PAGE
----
Yet, when the economists and thought leaders discuss the societal needs they describe “innovations through Technology” as the savior of the future, but the implication here is technology as derived from all fields of sciences and not limited to DT. The ills in the abuse of the DT are brushed aside as they are not identified as such. As an analogy recognize the disdain society has for the use of Nuclear Technology because of the fear it instills in the mind of the many despite its many positive uses and potentials. But the abusive role of DT enabled smart machines with the potential to marginalize human contributions, automating all forms of work (i.e.) Physical, information and cognitive work and leaving society with hordes of citizens of zero economic value is not yet fully appreciated and baked into the thinking and planning of economists and other thought leaders.
The first job or work of the society has to be to recognize this dichotomy and restore due emphasis and value for developments and exploitation of all fields of sciences and their impact for a more prosperous society. This will lead to a point of view that world problems and their needs are our opportunities. Mr. Rob Jones makes the following point in his response to the above essay: Discussions of “meaningful work” seldom include examples of “meaningless work.” Which is more meaningful: a STEM educated Microsoft coder building responsive applications for video gaming, or a ditch-digger working to bring water to a drought-stricken region? Which should get paid more? Which will have the longer lasting positive effects? We would all too often identify the coder as privileged and elite, yet also assign that job the comparative “meaningfulness” that clouds our reasoning and judgment on the nature of given work and its value. That is why hunger, thirst and poverty abound, alongside obesity and gaming addictions. To solve the problem of hunger, thirst and poverty, eventually someone is going to have to pick up a shovel. That’s pretty much what university level work design should teach…and require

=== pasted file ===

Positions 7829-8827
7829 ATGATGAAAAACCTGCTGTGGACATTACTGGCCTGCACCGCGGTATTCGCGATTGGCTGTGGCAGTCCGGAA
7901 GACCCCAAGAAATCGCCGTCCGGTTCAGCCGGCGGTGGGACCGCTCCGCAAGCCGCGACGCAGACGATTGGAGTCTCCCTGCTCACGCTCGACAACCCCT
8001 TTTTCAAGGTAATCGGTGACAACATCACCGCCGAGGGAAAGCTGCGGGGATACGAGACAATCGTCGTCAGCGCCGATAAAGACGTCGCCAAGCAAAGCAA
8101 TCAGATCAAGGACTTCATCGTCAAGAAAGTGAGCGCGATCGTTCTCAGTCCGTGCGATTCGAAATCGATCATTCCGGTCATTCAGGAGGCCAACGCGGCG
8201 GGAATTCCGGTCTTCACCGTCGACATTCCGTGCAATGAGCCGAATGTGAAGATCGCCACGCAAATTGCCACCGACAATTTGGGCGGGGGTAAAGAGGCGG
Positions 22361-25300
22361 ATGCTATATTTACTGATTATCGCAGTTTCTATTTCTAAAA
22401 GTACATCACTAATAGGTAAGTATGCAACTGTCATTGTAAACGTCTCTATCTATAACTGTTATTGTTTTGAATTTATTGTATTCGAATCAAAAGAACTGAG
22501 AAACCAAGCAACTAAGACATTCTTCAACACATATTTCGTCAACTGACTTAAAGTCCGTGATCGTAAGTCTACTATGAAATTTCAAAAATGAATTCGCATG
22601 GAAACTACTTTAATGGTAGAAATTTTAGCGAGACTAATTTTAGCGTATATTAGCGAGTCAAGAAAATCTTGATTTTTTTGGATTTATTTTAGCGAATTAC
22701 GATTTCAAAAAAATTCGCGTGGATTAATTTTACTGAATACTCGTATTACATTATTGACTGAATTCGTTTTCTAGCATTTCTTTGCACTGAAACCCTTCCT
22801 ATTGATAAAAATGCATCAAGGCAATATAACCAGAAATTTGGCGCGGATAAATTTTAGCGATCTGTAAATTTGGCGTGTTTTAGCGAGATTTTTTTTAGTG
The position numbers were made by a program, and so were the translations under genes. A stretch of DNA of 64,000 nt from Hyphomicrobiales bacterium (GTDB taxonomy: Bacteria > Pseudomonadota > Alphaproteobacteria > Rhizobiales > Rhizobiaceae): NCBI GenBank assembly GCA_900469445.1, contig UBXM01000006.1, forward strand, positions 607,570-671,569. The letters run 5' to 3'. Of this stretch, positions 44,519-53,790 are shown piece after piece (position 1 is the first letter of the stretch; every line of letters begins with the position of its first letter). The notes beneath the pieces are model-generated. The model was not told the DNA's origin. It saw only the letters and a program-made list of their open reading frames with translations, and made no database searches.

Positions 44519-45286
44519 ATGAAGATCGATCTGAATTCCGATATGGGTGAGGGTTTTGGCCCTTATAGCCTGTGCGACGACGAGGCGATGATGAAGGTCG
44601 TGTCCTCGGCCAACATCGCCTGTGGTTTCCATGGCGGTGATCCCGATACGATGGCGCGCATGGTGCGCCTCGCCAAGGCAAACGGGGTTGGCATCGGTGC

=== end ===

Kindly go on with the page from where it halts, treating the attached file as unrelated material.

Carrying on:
- The job that the managers need to get done:
Not every manager is an economist or thought leader. Every manager is a hired hand to get the job done. They should certainly strive hard to deploy the “increasingly capable machines that enable and empower people to collaborate more effectively, and make learning from experience scalable.”
They should also remind innovators who work for them of the importance of remembering the essential “job to be done” by their offerings – what is it that customers “hire” your product or service to do for them? Their job is not only to produce better goods and services more efficiently, but to organize individuals to collaborate and create together in unprecedented ways. The business leaders who get that job done will be those who make the most of human potential, and manage to make prosperity inclusive.
In the DT enabled world is there really a distinction between a manager and worker? Aren’t they merely part of a chain or continuum? May be both the manager and the worker need to start thinking that they are part of the same “system”. In fact in a DT dominated world where the use and value of every worker is threatened, may be it is better for all workers and at all levels to start thinking of themselves as Technology workers, where “Technology” truly means integration of Science, application of Science (Engineering) and exploitation of Science (Management) in every field. For such workers and pool of workers, the opportunities for meaningful work are limitless. Such workers also become very competent in their Transformational Skills.